July 14--  A 2014 graduate of Vidalia High School is the winner of this year's Youth Apprenticeship Award from the Georgia Department of Education.

Andrew Logan Lawrence accepted the award Tuesday at ceremonies in Atlanta.  He was nominated by Donna Collins, the high school's apprenticeship training coordinator, "Once apprenticeship students graduate from high school, they are tracked to find out where they are going and what credentials they've earned since they've been out of high school.  It's a great accomplishment for him."

loganaward(L-R) Denise Parson, School Nutritionist and Logan's High School Teacher; Nancy Palmer, Chicken of the Sea Human Resource Director and Logan's employer during school; Dwayne Hobbs, Program Manager for Georgia's Work-Based Learning and Youth Apprenticeship Programs; Andrew Logan Lawrence and Donna Collins, Vidalia High School's Work-Based Learning and Youth Apprentice Program Coordinator.

Lawrence is a pre-law student at Armstrong State University. "It shocked me that first of all there was a teacher in high school, Mrs. Donna Collins, who would nominate me three years after I graduated and I was even more shocked to have won.  For the selection committee to feel I'm deserving of such an award makes me feel great," he said.

During high school, he took food science courses and in his senior year  worked for Nancy Palmer in the Human Resources Department at Chicken of the Sea, "You never know.  I didn't know I could take these two things that I love, food science and law and policy, and put them together.  I really have Mrs. Denise Parson, my food science instructor at Vidalia High School, to thank for showing me I could take these things and put them together and build a career on it." he said.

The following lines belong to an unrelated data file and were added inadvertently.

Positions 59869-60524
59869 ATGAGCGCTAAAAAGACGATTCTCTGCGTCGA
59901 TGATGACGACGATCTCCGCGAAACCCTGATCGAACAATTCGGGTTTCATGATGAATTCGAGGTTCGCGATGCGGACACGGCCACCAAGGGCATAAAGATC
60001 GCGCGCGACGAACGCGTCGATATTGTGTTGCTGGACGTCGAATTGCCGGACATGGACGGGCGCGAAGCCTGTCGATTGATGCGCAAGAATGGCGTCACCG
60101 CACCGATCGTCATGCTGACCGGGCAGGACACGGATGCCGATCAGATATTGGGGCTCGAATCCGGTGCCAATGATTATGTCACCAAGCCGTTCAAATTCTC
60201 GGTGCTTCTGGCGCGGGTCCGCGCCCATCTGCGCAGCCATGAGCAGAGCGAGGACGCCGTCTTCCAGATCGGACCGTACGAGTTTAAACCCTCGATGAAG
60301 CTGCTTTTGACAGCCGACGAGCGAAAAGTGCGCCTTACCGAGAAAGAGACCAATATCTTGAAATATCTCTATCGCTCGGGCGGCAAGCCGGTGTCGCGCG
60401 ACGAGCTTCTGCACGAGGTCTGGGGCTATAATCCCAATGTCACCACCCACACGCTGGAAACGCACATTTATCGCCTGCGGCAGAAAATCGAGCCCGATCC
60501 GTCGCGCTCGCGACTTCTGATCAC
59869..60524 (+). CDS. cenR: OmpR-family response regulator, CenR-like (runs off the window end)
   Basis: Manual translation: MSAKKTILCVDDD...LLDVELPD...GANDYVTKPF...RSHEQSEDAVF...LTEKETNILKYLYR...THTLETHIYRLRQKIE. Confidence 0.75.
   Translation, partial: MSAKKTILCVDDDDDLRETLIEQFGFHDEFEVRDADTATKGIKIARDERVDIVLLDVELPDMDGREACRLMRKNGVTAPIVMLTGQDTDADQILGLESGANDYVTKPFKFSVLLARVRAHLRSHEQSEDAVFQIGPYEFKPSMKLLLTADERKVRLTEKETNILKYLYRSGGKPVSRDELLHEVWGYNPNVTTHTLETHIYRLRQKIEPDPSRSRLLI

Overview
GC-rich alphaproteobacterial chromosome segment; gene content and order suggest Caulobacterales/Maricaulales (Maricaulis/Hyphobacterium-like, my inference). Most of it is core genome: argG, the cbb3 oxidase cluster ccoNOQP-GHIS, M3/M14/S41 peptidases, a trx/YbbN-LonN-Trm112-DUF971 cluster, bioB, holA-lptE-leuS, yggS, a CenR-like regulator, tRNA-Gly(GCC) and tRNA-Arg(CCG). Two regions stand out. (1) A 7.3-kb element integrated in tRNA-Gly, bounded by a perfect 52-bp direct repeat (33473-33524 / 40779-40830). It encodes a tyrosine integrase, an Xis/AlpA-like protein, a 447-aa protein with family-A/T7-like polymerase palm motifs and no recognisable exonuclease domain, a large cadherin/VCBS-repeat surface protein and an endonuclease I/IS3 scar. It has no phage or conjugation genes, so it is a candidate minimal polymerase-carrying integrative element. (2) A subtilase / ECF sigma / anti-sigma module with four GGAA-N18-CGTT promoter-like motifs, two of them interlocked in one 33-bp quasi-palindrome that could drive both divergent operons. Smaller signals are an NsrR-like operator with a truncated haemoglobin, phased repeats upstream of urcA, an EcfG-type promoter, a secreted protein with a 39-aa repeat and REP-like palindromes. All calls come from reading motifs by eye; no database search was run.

This summer Lawrence spent six weeks in Washington interning in the office of 1st District Congressman Buddy Carter where he felt his roots in rural Georgia were valuable.  "I hail from an area where farming, agriculture and food cultivation are important staples to our economy.  Every year the agriculture industry contributes $74.9 billion to our state economy.  If I can be an instrumental part one day in making sure that as a nation we are progressing legislation that will keep our state in the forefront of food cultivation, then I feel like my career will have been a success," Lawrence observed.

According to Collins, Lawrence's progress is testament to the value of work-based learning programs at the high school, "I was really proud.  That's what it's all about, students achieving things, and he has definitely made Vidalia look good this week in Atlanta.  All of our teachers can feel proud that we had a part in helping him get where he is," she said.

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